I'm going to read some books on routing, but I'd like to have earlier correct big picture understanding. So:
(1) IP addresses are assigned globally by IANA and RIRS to Internet Service Providers. More strictly, these registries assign large ranges of IP addresses to Internet Service Providers,
(2) the most widespread/fundamental external routing protocol is BGP,
(3) although the ranges of IP addresses are formally assigned to ISPs as in (1), in fact in BGP technically the routers themselves broadcast (what's the correct word?) what IP addresses they know routes to. For this reason it is possible for a router to claim that it knows a route to specific IP range and then to direct this traffic not to the intended destination but to the computers under its direct control,
(4) the situations like that in (3) happen but they happen rarely because ISPs are large units and can be reasonably expected to be responsible. Also, if some ISP would do it persistently or on purpose, it is possible to throw out his routers from routes in another routers and problem'd be solved,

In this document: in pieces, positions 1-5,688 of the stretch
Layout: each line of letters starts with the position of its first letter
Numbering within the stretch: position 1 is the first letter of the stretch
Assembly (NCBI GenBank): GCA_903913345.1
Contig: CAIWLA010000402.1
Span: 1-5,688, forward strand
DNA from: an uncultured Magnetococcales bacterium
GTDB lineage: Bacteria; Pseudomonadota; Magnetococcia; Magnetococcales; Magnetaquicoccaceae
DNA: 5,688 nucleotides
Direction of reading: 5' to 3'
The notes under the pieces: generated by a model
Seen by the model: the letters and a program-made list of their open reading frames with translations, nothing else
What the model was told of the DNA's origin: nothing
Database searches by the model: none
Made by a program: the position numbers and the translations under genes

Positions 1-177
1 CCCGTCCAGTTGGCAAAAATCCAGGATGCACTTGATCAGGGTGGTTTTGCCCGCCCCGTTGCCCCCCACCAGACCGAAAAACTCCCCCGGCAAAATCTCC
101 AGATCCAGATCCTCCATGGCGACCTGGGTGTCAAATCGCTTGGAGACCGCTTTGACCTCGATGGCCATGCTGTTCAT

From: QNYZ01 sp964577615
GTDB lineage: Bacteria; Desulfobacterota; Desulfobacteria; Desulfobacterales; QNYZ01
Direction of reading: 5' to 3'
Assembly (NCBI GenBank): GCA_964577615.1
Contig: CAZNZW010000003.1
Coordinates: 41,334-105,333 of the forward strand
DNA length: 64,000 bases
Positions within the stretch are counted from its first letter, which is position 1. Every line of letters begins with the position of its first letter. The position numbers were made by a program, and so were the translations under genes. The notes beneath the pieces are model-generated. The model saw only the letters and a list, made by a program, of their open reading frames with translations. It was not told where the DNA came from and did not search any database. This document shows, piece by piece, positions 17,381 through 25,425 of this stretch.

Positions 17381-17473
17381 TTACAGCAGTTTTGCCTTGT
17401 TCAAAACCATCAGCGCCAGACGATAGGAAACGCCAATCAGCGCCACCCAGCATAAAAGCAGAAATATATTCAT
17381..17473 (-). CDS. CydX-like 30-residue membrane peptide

(5) the information from a router that it knows a route to such and such IP (IP range?) is redistributed to other routers (not only being the neighbours of the originally advertising router),
(6) something that I don't really know: I know that routers route packets using route tables. This route tables are basically built on the basis of the point (3) (in reality more complex algorithms are involved, but it doesn't matter much now). I wasn't able to find some meaningful BGP routing table, but is it like this:
route traffic to 1.1.x.x by router 220.127.116.11
route traffic to 2.5.x.x by router 18.104.22.168
route traffic to 18.15.210.x by router 22.214.171.124
or like this:
route traffic to 1.1.x.x by port 2
route traffic to 2.5.x.x by port 1
route traffic to 18.15.210.x by port 3
That is, if the routers are indicated by IPs (as in the first case), then I wonder how the router know what IPs the neighbouring routers have? 126.96.36.199 is meaningless to the router unless it knows to which "channel" it is connected. But how does the router establishes that? The advertisement described in (3) carries out this information and the router saves something like "I'm connected to 188.8.131.52 by port 2"? Or must they be configured statically?
Here: https://networklessons.com/bgp/how-to-read-the-bgp-table it seems like it is using IP addresses, not ports.